Smoking Out a Deadly Threat

Tobacco Use in the LGBT Community

(June 29, 2010)

Today, the American Lung Association released its latest health disparity report, Smoking Out a Deadly Threat: Tobacco Use in the LGBT Community, which examines the trend of higher tobacco use among the Lesbian, Gay, Bisexual and Transgender (LGBT) Community.

While LGBT people are represented in every part of the American population, the lack of data collection information on sexual orientation and gender identity in most state and national health surveys means trends within the community can go unnoticed. Nonetheless, current data indicates the LGBT population smokes at a higher rate than the general public. Key facts regarding this disparity include:

  • Gay, bisexual and transgender men are 2.0 to 2.5 times more likely to smoke than heterosexual men.
  • Lesbian, bisexual and transgender women are 1.5 to 2.0 times more likely to smoke than heterosexual women.
  • Bisexual boys and girls have some of the highest smoking rates when compared with both their heterosexual and homosexual peers.

"The American Lung Association issued Smoking Out a Deadly Threat: Tobacco Use in the LGBT Community to raise awareness of this health disparity and address the need for additional research specific to the LGBT community and tobacco use," said Charles D. Connor, American Lung Association President and CEO. "Like other groups disproportionately affected by tobacco use including African Americans and Native Americans, the LGBT population needs targeted efforts to reduce smoking rates, which will ultimately save lives."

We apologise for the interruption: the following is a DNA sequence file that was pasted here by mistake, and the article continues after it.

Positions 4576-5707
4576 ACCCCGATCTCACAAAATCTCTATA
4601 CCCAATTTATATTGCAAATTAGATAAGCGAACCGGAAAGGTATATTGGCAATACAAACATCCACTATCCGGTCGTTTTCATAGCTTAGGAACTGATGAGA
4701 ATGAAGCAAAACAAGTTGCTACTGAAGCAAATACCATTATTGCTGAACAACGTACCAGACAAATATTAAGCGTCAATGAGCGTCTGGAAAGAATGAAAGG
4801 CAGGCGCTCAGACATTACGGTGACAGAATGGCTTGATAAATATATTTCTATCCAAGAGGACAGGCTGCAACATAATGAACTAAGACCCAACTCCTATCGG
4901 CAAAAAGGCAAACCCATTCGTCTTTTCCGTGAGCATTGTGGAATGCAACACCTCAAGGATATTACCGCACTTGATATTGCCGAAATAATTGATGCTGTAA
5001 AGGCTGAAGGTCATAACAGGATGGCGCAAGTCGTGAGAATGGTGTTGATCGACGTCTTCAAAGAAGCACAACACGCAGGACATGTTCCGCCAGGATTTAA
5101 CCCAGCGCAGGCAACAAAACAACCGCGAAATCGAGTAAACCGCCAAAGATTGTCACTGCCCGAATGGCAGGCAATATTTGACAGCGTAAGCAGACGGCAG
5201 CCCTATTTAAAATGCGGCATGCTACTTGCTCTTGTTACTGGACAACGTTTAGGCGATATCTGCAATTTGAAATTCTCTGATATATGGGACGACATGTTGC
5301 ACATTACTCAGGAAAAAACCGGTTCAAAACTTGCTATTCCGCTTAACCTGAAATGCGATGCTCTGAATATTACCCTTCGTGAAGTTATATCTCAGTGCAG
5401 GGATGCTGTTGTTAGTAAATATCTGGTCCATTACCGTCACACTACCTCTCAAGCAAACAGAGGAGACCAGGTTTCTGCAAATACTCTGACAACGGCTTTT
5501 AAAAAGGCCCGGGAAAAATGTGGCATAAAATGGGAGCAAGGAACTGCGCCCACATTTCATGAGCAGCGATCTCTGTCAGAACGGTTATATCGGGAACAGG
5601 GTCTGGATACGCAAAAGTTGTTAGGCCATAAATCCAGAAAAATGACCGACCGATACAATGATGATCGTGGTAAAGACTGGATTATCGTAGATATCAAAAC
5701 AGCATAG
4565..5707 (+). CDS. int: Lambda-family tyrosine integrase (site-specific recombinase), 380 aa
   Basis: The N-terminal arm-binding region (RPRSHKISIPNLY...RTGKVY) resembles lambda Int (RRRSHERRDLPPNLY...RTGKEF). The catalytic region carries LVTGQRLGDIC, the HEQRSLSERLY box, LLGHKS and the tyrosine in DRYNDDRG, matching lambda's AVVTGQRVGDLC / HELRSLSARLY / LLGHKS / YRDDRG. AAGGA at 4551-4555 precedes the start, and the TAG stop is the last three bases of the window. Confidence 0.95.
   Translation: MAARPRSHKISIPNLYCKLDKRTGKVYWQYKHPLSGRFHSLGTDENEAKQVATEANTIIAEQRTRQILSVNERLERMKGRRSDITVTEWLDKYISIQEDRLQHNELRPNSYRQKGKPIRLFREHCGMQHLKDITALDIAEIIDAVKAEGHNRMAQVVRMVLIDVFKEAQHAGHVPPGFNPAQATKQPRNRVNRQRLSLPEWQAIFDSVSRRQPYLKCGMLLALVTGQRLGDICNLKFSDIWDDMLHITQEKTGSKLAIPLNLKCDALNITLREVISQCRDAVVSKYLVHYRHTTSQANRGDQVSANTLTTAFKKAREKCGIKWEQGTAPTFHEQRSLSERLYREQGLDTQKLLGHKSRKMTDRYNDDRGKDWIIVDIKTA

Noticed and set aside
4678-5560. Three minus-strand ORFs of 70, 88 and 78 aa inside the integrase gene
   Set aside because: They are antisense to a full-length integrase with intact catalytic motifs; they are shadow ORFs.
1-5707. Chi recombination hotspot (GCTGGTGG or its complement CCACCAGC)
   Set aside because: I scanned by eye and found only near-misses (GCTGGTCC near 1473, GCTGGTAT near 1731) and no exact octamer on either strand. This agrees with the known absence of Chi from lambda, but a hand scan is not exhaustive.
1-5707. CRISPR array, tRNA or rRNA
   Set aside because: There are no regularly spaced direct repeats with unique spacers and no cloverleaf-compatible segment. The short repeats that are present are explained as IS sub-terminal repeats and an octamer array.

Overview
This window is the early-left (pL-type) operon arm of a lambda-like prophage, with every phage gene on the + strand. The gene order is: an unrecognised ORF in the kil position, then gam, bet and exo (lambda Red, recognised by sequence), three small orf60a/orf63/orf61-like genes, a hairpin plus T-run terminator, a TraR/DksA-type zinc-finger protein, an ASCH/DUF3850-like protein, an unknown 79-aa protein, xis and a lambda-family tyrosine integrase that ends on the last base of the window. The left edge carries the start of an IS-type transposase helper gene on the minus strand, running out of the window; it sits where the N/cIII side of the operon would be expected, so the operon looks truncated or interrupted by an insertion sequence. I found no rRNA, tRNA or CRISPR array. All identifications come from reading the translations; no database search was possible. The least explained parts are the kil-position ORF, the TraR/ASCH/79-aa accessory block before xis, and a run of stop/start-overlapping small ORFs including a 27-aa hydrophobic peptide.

The Lung Association's compilation of research found possible contributing factors to the LGBT smoking rate including: stress and discrimination related to homophobia, the tobacco industry's targeted marketing to LGBT customers, and lack of access to culturally appropriate tobacco treatment programs among various other factors.

The American Lung Association is calling on the Centers for Disease Control and Prevention (CDC) and all state Departments of Health to include sexual orientation and gender identity questions in public health surveys.  State and local tobacco control programs should work to ensure prevention and cessation programs, materials and staff are culturally competent and inclusive of the LGBT community. LGBT advocacy organizations should advocate for policies to promote tobacco prevention and cessation programs, and identify alternative funding sources to tobacco industry sponsorship.

The Smoking Out a Deadly Threat: Tobacco Use in the LGBT Community report is the second in the American Lung Association's Disparities in Lung Health series, which aims to better understand why specific populations are susceptible to worse lung health. This report builds on the Lung Association's long-standing commitment to saving lives and improving lung health for all Americans. For more information about lung disease in various populations, see the recently released State of Lung Disease in Diverse Communities: 2010 and Too Many Cases, Too Many Deaths: Lung Cancer in African Americans, available at www.lung.org.

The American Lung Association has several programs that help tens of thousands of smokers take the big step of quitting each year. Freedom From Smoking  provides a personalized, step-by-step quit plan and is offered online (www.ffsonline.org) or as a group clinic to help smokers work through the problems and process of quitting. The Lung HelpLine (1-800-LUNG-USA) provides smoking cessation counseling and one-on-one support from registered nurses and respiratory therapists. Smoking cessation support, lung cancer treatment information and additional resources are available at www.lung.org.